Can you believe 2 billion files restored!

by Lynnette Nolan | Feb 18, 2009

Every so often I get a briefing from our operations staff on data center statistics. Last week, I learned one number that startled even me: as of Jan 20th, we had restored over 2 billion files for our customers. I assume that most of these files would have been lost if they had not had Carbonite. Also, Carbonite's restore process has been extremely reliable. You'd think with that many files being restored that there would be some that are lost or corrupt. While these kinds of problems occurred once in a while when we were young, it doesn't seem to happen anymore. The RAID disk arrays that we use to store your data are 36 million times more reliable than the hard drive in your computer. That's one reason that online backup is far more reliable than a cheap external hard drive.

But this reliability has not completely eliminated restore issues. Even though the Carbonite service works flawlessly, data restores are still an issue with Customer Support. There are basically three problems: First, some programs, notably Outlook and Quicken, don't automatically find the restored files. So it's not uncommon for us to get calls complaining that they did a restore and they didn't get their Outlook file back. It is in fact there on your computer, but you have to go into Outlook to connect to it.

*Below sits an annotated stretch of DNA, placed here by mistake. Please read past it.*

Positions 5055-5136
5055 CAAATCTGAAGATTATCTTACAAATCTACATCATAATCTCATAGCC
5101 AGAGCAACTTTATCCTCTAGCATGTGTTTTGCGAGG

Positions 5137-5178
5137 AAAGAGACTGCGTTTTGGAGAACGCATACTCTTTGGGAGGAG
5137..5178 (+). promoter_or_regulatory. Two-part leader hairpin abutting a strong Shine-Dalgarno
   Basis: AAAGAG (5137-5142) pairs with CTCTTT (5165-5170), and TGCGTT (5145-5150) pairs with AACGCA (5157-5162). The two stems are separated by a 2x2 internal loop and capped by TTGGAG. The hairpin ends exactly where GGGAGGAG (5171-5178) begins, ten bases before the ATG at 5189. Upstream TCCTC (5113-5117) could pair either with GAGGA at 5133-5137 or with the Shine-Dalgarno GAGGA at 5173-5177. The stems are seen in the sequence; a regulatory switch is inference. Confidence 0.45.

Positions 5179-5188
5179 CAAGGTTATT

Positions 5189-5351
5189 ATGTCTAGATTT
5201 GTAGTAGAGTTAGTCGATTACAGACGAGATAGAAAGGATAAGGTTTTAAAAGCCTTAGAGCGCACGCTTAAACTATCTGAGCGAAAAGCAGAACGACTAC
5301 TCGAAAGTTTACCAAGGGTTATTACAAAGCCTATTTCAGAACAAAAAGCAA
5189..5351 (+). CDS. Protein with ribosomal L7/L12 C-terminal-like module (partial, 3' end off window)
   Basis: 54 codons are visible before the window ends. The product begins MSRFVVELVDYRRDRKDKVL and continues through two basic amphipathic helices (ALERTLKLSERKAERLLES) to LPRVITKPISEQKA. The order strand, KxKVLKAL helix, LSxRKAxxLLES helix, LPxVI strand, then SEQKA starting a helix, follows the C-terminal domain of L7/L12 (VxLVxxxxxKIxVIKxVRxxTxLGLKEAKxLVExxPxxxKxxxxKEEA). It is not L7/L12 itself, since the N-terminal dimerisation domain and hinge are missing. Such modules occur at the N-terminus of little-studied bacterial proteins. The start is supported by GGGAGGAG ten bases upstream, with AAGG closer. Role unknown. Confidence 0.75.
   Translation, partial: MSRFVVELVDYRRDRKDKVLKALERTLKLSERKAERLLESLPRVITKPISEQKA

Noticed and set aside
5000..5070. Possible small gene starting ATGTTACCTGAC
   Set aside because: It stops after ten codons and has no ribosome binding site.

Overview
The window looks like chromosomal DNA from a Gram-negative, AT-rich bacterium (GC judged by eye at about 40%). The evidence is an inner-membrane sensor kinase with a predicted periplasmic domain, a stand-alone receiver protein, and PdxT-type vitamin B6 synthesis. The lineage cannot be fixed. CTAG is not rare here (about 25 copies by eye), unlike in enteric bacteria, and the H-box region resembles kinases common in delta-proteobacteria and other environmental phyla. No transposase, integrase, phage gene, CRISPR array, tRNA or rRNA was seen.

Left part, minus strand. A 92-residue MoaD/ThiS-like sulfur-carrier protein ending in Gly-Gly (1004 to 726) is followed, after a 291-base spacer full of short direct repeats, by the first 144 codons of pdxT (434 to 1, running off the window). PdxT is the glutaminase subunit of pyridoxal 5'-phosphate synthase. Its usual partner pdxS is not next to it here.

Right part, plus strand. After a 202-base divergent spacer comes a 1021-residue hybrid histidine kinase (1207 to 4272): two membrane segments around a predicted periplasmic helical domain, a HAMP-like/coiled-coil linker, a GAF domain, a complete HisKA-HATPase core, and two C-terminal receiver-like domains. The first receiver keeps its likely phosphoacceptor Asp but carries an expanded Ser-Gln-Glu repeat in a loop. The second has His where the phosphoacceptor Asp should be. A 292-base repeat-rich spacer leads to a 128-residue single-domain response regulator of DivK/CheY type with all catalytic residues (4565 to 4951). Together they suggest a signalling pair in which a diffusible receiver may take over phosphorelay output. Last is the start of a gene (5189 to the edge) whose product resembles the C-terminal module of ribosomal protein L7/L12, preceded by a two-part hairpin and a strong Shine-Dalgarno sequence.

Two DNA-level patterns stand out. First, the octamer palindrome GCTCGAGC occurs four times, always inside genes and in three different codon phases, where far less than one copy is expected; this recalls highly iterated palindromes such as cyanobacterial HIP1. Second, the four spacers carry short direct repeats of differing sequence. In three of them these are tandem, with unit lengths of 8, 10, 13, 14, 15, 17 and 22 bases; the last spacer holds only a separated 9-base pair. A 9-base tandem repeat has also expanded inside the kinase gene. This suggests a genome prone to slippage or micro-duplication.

The second problem is that Carbonite defaults to backing up your Documents and Settings folder, and all subfolders. If you stick files somewhere else, such as in your Programs folder, they won't get backed up unless you tell Carbonite to do so. This is true of any backup you do, whether online or using an external hard drive or flash drive. If you don't back up the file in the first place, you won't be able to restore it when your computer dies. That's why we put the little green dots on folders and files – it makes it easy to see what is backed up and what is not.

The third problem relates to restoring files that were backed up from an XP computer onto a new Vista computer. Vista and XP don't have the same folders. We came up with a very nice "wizard" that helps you decide how you want to migrate your old XP folders to your new Vista machine. If you have to do this kind of restore, use the wizard! Some people just ignore it and then their folders are all over the place and they can't find them. BTW, Carbonite is still the only backup service that has addressed this problem.

CEO, Carbonite